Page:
“Your task is not to seek for love, but merely to seek and find all the barriers within yourself that you have built against it.” – Rumi
I love Rumi quotes. Not only is he almost always talking about love, but he seems to say so much about it with so few words. It’s hard to even comment on such a clear and concise statement, but I am going to add my thoughts to the table anyway. (;
You’ll hear many people – especially girls – in the U.S. talk about how they “just want to be loved.” It’s usually used in a romantic context, but it can just mean in general, as well. The people who say it feel like if they could just have the love of another person, their life would be complete!
What I think when people say this, is that they aren’t realizing that all the people in the world could love them, and that need that they feel still wouldn’t be satisfied – unless they are also able to give love back. As I’ve said in previous posts, what I feel is necessary to truly love others is to truly love yourself. And loving yourself is a lot easier said than done. It involves doing a lot of inner work – the kind that people don’t want to do because it involves things like figuring out what you believe, and more importantly, why. If you don’t know why you do the things you do, it’s pretty hard to love yourself for it.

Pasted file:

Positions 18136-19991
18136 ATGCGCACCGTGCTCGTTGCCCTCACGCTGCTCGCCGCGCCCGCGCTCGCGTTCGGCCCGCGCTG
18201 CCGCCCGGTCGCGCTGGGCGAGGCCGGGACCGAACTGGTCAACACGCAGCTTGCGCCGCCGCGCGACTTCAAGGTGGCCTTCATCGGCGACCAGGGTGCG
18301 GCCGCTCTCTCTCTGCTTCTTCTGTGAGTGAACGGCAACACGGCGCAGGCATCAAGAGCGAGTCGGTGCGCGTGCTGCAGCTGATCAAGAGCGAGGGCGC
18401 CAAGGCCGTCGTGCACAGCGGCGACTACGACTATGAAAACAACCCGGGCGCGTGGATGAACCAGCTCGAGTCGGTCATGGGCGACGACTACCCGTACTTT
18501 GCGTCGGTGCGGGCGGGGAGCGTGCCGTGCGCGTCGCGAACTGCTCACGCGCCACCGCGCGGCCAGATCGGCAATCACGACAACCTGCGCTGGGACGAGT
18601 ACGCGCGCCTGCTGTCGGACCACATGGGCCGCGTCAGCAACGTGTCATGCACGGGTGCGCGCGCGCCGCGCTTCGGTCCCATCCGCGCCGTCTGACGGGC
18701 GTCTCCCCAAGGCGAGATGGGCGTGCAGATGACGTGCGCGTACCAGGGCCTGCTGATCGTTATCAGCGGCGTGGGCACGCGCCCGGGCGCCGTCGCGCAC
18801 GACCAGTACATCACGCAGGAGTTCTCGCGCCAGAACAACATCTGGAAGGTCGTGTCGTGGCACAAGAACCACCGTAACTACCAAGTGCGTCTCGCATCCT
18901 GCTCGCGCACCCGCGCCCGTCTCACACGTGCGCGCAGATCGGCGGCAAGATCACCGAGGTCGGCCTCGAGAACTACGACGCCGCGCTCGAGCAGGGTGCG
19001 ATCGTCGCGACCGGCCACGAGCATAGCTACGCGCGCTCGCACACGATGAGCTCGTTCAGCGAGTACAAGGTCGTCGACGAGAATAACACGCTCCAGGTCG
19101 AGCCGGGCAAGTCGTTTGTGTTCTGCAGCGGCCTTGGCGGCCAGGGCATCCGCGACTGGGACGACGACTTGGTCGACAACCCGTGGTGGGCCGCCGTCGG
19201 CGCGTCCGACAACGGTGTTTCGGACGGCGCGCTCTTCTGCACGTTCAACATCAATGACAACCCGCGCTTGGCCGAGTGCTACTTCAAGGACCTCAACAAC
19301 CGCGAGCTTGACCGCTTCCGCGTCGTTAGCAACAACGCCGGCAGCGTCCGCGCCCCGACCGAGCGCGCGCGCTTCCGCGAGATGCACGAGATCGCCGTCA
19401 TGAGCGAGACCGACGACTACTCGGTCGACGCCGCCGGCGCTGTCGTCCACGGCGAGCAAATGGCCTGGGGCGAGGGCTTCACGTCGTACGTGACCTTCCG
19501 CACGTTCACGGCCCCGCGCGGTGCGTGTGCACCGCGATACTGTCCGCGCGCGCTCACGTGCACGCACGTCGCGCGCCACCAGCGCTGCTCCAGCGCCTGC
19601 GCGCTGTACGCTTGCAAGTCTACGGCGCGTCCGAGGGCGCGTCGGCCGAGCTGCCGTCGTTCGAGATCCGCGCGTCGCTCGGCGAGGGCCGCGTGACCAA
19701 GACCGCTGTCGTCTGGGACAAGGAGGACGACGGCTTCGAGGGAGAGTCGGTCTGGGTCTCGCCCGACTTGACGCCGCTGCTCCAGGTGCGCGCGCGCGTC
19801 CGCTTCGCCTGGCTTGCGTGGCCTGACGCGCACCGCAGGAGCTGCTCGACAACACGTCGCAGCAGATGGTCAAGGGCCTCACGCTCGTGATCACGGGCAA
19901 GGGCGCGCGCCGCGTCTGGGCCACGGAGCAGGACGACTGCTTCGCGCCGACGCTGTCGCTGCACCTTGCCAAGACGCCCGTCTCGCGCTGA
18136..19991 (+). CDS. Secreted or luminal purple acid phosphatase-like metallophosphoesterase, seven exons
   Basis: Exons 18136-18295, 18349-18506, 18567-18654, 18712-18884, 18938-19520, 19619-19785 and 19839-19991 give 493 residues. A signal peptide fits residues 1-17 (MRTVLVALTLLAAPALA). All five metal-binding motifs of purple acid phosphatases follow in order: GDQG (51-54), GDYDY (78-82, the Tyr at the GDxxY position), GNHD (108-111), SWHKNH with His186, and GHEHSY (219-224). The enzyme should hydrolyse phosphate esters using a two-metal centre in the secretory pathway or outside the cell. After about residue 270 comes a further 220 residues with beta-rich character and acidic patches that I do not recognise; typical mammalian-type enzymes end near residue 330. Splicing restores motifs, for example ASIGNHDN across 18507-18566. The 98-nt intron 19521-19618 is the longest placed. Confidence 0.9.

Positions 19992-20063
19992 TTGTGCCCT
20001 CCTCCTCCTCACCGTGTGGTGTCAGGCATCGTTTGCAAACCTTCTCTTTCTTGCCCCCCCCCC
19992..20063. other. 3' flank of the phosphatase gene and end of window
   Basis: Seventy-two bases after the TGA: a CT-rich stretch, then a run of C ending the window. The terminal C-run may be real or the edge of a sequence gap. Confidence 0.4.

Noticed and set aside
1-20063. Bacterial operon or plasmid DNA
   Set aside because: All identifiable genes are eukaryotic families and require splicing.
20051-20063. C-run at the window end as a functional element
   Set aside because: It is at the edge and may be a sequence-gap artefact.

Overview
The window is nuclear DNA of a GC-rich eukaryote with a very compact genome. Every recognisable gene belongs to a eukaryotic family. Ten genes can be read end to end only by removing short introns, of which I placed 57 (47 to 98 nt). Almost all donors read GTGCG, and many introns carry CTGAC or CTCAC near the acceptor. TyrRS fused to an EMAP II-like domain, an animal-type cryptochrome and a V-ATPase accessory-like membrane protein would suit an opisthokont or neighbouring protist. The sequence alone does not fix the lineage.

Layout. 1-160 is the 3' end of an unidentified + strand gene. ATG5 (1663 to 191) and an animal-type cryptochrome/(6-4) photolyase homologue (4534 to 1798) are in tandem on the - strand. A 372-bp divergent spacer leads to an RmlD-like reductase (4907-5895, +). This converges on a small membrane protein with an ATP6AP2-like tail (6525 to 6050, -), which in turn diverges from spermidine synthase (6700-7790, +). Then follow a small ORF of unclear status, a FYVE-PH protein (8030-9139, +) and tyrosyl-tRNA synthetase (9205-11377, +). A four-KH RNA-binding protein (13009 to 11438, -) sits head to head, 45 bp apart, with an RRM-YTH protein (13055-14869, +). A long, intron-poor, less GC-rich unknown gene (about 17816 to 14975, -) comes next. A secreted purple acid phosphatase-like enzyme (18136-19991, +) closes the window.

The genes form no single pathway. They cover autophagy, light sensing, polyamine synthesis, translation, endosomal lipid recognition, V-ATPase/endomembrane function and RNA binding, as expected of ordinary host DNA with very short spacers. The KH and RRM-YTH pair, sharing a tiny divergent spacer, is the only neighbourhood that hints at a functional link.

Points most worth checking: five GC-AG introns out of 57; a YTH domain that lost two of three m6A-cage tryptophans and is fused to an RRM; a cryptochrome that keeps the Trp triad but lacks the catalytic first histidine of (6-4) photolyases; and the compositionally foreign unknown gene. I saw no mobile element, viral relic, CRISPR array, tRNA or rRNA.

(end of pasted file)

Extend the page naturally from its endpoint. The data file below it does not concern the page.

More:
Loving yourself also includes things like realizing both your strengths and your weaknesses, and accepting the things you do know while acknowledging how much you don’t. Generally, people don’t want to do this kind of inner work. These things get messy, as you come to realize how many things you take for granted as true that actually make no sense at all.
So, what do people do instead? They talk about “wanting to be loved,” in order to fill this hole that they have because they don’t – and can’t – love themselves. They are either too scared, or too lazy, or too sedated by our fake “reality” to seriously sit down and challenge their most deeply held beliefs about life. I know, because at one point I was there. I used to spew all kinds of BS about how bad drugs were, how untrue evolution was and how I was so positive that certain people were going to hell all because “the Holy Bible Told Me So!” I took information from other people and just repeated it without ever looking into things myself, and I and many others can tell you I wasn’t a very confident person in those days. Now that I have looked into things, I feel differently on all those points… But I digress.
The point I’m trying to make here is, as Rumi says: do not seek for love. Love will find you when you have found Yourself. Focus on becoming the best person you can be, and you will start to attract people who do the same. Love is so much better when it’s a two-way thing.
Your homework for the day (yes, homework!) is to take five minutes, and meditate – by which I mean think really hard – on one of your most deeply held beliefs. Think about the most convincing arguments you’ve heard for and against it, your personal reasons for believing it, and what it does for your life by believing it. When the five minutes are up, you’ll either come out more confident and energized in what you believe or motivated to get some answers to the questions you didn’t realize you had about it. Either way, I guarantee you’ll feel just a little bit better about who you are and what you are here to do. (;
Love to you all, hope you have a WONDER-FULL day!